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Theoretical Characterization of the Reaction Intermediates in a Model of the Nickel−Iron Hydrogenase of Desulfovibrio gigas

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journal contribution
posted on 08.04.1999 by Shuqiang Niu, Lisa M. Thomson, Michael B. Hall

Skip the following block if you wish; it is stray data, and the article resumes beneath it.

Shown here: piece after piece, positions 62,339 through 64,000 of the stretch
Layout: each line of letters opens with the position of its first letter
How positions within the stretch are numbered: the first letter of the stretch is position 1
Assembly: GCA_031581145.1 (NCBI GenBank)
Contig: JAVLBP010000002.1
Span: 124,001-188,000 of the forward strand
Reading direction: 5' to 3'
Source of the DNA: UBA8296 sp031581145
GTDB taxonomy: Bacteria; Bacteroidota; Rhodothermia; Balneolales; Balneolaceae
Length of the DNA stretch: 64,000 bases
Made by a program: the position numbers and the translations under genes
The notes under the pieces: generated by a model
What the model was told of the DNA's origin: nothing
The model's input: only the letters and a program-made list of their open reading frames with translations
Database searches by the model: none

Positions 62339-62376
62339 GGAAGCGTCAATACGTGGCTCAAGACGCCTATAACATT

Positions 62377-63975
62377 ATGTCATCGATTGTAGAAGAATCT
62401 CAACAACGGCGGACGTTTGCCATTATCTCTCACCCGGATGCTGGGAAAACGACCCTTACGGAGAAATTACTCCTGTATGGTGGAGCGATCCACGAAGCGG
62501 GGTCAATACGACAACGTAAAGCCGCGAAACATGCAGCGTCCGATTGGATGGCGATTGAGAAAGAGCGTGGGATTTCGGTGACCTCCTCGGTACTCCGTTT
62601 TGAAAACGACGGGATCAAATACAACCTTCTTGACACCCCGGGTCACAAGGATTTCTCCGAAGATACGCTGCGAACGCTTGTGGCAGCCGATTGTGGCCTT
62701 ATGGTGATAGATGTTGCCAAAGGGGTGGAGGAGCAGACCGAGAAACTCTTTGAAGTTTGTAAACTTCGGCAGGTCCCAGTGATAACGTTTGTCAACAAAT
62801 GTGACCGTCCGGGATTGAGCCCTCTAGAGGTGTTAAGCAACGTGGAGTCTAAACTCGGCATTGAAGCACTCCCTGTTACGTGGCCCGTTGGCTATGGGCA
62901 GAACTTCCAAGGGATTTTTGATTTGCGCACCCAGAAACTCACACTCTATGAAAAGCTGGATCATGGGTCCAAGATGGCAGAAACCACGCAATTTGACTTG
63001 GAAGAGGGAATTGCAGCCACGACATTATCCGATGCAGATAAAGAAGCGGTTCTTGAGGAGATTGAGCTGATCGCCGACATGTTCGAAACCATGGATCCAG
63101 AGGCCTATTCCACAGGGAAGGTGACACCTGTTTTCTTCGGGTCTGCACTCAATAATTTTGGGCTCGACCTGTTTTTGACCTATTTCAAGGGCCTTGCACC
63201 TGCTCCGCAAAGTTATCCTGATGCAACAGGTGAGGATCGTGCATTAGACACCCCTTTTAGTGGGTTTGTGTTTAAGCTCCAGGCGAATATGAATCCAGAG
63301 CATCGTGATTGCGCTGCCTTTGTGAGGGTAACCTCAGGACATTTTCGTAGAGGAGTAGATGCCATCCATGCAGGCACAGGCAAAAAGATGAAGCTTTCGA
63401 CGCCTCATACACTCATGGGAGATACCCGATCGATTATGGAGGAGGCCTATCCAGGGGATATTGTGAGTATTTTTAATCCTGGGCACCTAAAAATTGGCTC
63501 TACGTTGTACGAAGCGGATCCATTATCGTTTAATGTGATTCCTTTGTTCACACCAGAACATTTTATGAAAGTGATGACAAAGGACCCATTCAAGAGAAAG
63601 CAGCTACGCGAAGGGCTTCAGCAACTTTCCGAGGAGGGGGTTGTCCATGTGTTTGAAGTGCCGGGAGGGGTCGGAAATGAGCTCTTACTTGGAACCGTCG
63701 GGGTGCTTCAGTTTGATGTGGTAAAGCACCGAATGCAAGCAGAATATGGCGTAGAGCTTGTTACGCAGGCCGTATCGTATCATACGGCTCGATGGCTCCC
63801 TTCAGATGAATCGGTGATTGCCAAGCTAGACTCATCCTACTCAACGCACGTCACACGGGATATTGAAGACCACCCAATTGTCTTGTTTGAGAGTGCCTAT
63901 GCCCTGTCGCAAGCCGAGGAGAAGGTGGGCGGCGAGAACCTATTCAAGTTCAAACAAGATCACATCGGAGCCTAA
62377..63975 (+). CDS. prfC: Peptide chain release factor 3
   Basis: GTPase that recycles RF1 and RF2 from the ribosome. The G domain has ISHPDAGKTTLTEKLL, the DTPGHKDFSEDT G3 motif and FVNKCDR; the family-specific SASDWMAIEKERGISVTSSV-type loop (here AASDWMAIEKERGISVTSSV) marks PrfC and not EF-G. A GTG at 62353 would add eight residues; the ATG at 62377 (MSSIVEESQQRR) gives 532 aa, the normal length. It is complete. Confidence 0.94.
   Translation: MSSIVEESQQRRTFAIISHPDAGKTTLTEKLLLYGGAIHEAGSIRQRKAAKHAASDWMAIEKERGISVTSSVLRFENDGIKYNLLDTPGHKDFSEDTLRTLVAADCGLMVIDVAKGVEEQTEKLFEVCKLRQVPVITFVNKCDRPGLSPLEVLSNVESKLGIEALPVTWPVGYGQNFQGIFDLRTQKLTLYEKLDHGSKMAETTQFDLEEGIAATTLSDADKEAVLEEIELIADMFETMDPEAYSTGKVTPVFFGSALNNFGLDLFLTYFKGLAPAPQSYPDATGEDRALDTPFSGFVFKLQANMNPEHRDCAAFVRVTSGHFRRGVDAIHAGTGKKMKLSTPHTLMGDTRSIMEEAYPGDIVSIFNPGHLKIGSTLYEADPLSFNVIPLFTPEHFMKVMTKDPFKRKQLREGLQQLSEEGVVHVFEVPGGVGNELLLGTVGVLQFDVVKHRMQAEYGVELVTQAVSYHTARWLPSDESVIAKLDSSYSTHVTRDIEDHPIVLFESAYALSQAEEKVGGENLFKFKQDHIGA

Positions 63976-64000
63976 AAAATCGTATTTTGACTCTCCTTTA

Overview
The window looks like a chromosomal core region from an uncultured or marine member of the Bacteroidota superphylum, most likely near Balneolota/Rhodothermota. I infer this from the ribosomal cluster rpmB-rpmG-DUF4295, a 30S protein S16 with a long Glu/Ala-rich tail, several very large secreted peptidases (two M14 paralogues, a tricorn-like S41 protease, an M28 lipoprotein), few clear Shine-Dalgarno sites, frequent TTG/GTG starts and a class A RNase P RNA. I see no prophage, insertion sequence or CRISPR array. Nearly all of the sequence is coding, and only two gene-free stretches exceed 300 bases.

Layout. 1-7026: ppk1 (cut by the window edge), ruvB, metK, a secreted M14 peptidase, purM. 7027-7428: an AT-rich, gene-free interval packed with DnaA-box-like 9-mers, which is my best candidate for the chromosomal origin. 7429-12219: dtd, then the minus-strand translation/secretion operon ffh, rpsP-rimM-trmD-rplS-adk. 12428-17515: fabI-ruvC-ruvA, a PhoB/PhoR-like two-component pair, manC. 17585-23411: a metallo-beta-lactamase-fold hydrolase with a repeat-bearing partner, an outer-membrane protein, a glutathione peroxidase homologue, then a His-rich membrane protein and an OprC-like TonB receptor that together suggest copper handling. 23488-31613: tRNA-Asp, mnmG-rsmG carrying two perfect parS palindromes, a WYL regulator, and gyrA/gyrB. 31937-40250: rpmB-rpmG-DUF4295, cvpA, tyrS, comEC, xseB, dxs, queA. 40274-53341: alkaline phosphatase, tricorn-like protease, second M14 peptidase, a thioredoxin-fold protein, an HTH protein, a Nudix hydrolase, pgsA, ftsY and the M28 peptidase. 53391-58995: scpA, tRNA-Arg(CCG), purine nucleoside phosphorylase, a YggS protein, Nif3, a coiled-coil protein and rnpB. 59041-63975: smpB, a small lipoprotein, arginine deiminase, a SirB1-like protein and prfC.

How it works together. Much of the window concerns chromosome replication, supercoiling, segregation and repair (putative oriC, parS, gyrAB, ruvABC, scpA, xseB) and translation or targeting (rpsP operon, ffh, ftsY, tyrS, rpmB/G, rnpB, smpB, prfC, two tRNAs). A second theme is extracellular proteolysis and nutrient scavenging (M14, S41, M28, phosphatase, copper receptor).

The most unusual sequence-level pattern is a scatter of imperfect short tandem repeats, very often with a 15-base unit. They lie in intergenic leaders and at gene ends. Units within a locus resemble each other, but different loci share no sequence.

The catalytic cycle for H2 oxidation in [NiFe] D. gigas hydrogenase has been investigated through density functional theory (DFT) calculations on a wide variety of redox and protonated structures of the active site model, (CO)(CN)2Fe(μ-SMe)2Ni(SMe)2. DFT calculations on a series of known LFe(CO)(CN)(L‘)n- (L = Cp or Cp*, L‘ = CN, CO, CNCH3; n = 0, 1, 2) complexes are used to calibrate the calculated CO bond distances with the measured IR stretching frequency. By combining this calibration curve with the energy and CO bond distance of the DFT calculations on the active site model and the experimental IR frequencies on the enzyme, the redox states and structures of active site species have been determined:  Ni-B is a Ni(III)−Fe(II) species, Ni-SI(a) is a Ni(II)−Fe(II) species, Ni-SI(b) has a protonated terminal sulfur (Ni bound), Ni-R is a Ni(II)−Fe(II) dihydrogen complex with H2 bound at Fe, and Ni-C is a Ni(III)−Fe(II) species with an Fe−H−Ni bridge. The latter species returns to Ni-SI through a Ni(I)−Fe(II) intermediate, which is potentially observable. Protonation of the Ni bound terminal sulfur results in a folding of the Fe(μ-S)2Ni framework. Dihydrogen activation is more exothermic on the Ni(III) species than on the corresponding Ni(II) or Ni(I) species. Our final set of proposed structures are consistent with IR, EPR, ENDOR, and XAS measurements for these species, and the correlation coefficient between the measured CO frequency in the enzyme and the CO distance calculated for the model species is 0.905.